The Wheel and Axle

Subtext Becomes Text

by on Oct.01, 2016, under Geeky, Queer, Society

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Recently, current Wonder Woman comic book writer Greg Rucka (who also had an acclaimed run on a prior volume of the book in the 2000s) gave an interview wherein he basically confirmed that Wonder Woman is “queer.”

Of course, this made the rounds of social media, with a fairly good number of people praising the revelation. It is, after all, the natural progression for a character who has been seen as an icon for the LGBT community for the longest time and whose very roots are intimately tied to queerness.

As expected, however, a predictable subset of society that is ignorant at best and homophobic at worst also had their rant say. Negative reactions I’ve read ranged from the comparatively-mellow-yet-simplistic, “But she’s always been straight!” to the hysterical-and-simultaneously-moronic, “Why are we promoting porn in comic books for kids? Think of the children!”

Now, I’ve never been one to support unnecessary changes to a character’s sexuality (or race) for the sake of faux-diversity. I believe we should create new ones or else nurture existing minorities for a more sincere approach to diversifying the medium. For example, I hated it when they changed Alan Scott into a gay character for New 52 when his own son Obsidian was a canon gay character who had a very good queer arc throughout a decade and a half.

Let's not pretend there is no undertone here.

Let’s not pretend there is no undertone here.

However, Wonder Woman has always been queer despite what others assume. People who are not aware of her roots instantly conclude that she is purely heterosexual character simply because she’s more known for dating Steve Trevor.

The fact is, starting from the 40s when she was created, the queer subtext and the S&M subtext of the character were right there on the printed page for anyone with critical thought to discern.

Fredric Wertham, that crazy idiot, was at least right about his reading of Wonder Woman as basically kinky; he was just wrong to demonize the character for it, particularly since it was an unconventional means of putting the discourse of female empowerment at the forefront during a time when it was not popular to do so. And really, what is kink if not queer in a larger cultural sense?

Wonder Woman was created by William Moulton Martson, a psychologist who also developed the lie detector test (yes, just like Wonder Woman’s lasso of truth). His ideas about sexuality and relationships were definitely not boxed in by our modern, Western binary notion of hetero/homo. Proof of this is that he lived within a polyamorous relationship with two women – his wife Elizabeth and their partner Olive. It is well-documented that these two ladies and their dynamics informed much of Wonder Woman’s early mythos; it’s even been said that Wonder Woman’s appearance was based on Olive, who also wore bracelets said to inspire the character’s own famous ones.

This was Marston’s basic premise, really.

Moreover, anyone with critical thinking would have discerned the subtext that Marston created out of the character: here we have a girl growing up on an ancient Greek island with only women and who has never seen a man before Steve Trevor – and do we really think she’s fully heterosexual, especially in how we perceive “heteosexual” in the modern world? The concept of “heterosexual” wouldn’t even exist in her mind since she’s been raised in a single-sex environment. There is no “hetero” where there is no “other.”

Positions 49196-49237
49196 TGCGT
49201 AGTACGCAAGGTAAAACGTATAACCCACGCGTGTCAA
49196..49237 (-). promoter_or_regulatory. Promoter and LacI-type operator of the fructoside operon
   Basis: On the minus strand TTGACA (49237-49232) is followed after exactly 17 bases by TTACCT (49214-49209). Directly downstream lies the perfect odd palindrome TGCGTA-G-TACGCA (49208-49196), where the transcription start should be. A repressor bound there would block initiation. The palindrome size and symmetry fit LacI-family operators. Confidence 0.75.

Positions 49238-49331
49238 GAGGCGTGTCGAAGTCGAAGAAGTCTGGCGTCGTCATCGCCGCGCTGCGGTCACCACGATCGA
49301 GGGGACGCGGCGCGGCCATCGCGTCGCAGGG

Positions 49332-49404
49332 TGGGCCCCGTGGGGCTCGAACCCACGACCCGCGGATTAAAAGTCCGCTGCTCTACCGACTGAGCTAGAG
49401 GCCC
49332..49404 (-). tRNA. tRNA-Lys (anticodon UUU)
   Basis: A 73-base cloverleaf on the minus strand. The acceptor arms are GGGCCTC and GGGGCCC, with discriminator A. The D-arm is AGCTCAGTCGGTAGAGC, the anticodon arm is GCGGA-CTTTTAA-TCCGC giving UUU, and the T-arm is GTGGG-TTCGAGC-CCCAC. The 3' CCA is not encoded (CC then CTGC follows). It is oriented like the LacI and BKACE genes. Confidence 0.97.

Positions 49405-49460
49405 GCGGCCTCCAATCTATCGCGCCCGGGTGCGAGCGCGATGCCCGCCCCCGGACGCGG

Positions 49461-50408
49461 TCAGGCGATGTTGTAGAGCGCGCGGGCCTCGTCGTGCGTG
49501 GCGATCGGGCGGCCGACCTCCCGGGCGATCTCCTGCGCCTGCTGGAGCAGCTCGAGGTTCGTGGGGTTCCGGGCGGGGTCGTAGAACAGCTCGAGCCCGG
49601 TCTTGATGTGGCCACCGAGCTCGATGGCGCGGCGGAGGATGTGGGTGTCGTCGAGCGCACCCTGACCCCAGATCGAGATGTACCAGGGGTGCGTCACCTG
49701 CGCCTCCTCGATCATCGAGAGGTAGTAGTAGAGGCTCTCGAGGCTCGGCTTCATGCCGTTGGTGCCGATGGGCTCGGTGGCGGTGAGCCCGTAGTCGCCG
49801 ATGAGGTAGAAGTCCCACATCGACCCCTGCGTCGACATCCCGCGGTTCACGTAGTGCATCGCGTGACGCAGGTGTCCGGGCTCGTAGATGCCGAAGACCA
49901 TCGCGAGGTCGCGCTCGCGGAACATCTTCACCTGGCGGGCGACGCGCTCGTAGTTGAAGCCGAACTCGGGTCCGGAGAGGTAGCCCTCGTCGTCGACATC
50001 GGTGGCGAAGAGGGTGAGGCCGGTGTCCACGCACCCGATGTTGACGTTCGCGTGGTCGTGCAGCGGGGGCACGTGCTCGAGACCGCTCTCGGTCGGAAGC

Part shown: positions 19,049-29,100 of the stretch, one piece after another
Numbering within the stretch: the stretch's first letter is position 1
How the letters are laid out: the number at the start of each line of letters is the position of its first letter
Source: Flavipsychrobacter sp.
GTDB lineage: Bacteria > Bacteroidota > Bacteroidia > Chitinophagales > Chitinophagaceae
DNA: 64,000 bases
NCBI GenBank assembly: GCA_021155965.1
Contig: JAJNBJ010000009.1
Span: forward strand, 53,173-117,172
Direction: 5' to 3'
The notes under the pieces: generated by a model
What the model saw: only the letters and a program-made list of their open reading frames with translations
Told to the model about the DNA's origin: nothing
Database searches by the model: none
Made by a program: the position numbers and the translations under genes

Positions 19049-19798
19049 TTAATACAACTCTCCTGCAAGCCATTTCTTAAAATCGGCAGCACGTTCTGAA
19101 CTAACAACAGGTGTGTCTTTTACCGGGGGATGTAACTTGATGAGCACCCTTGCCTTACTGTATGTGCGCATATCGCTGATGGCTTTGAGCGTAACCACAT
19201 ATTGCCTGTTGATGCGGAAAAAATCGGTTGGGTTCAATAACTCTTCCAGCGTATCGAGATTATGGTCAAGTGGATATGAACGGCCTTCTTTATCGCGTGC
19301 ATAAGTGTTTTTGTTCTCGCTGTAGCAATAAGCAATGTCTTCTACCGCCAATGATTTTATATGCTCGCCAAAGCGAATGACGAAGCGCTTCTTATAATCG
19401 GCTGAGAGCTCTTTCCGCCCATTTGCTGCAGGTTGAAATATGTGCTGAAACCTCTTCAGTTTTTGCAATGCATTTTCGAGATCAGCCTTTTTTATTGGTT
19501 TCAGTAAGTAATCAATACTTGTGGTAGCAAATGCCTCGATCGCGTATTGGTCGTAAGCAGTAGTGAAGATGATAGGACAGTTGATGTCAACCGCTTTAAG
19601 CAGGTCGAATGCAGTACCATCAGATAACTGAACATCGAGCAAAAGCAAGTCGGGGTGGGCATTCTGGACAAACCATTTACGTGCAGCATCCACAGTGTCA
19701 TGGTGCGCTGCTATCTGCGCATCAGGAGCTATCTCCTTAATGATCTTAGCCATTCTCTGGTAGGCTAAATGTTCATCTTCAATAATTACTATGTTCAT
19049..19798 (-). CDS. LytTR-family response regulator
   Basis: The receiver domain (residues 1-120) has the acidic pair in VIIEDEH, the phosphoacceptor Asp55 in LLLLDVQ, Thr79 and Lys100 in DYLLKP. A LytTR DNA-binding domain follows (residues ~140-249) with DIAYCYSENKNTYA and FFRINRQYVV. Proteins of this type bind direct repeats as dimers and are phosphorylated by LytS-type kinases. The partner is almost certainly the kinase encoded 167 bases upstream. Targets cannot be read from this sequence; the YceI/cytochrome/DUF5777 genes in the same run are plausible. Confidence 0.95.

It is just as sensible as Rucka writing into the story that Wonder Woman also struggled with the word “brother,” for there can be no “brother” where there is no “male.” It might not be immediately apparent, but these are little nuances that you realize make sense once you dig deeper into the implications of the kind of society Wonder Woman grew up in.

Let’s also not forget that the ancient Greeks, whose culture influenced the comic book Amazons, were about as queer as you can get, and our modern ideas about heterosexuality and homosexuality just never existed in their minds. (We should also realize that these two labels were only coined within the last 200 years.)

Here is also an important thing to note, given that a number of ignorant folks seem to have misinterpreted Rucka and assumed he said she’s a lesbian. Nowhere did he say she is outright lesbian; Rucka described her as queer. Long-time readers will know that she also has had a relationship with Steve Trevor and once dated others like Keith Griggs and Trevor Barnes; in other alternate stories, she’s had relationships with Superman, Batman, and Aquaman.

These opposite-sex relationships do not automatically negate the character’s inherent queerness; in fact, they elevate it. To someone like Diana, heteronormative concepts about sexuality just would not exist because her culture is a single-sex environment that does not support such notions.

It’s also worth noting that she didn’t seem to be in a hurry to marry Steve Trevor.

If some people have a problem with the queer subtext of WW, they should take it up with Marston, her original creator. Subsequent writers such as Perez, Jimenez, Morrison, and Rucka have only extrapolated on what has always been there. To paraphrase Buffy‘s awesome Rupert Giles, Rucka has only caused subtext to be text.

Now, if one is too dense to understand subtext, then perhaps one should be reading comic book characters less complex than Wonder Woman.

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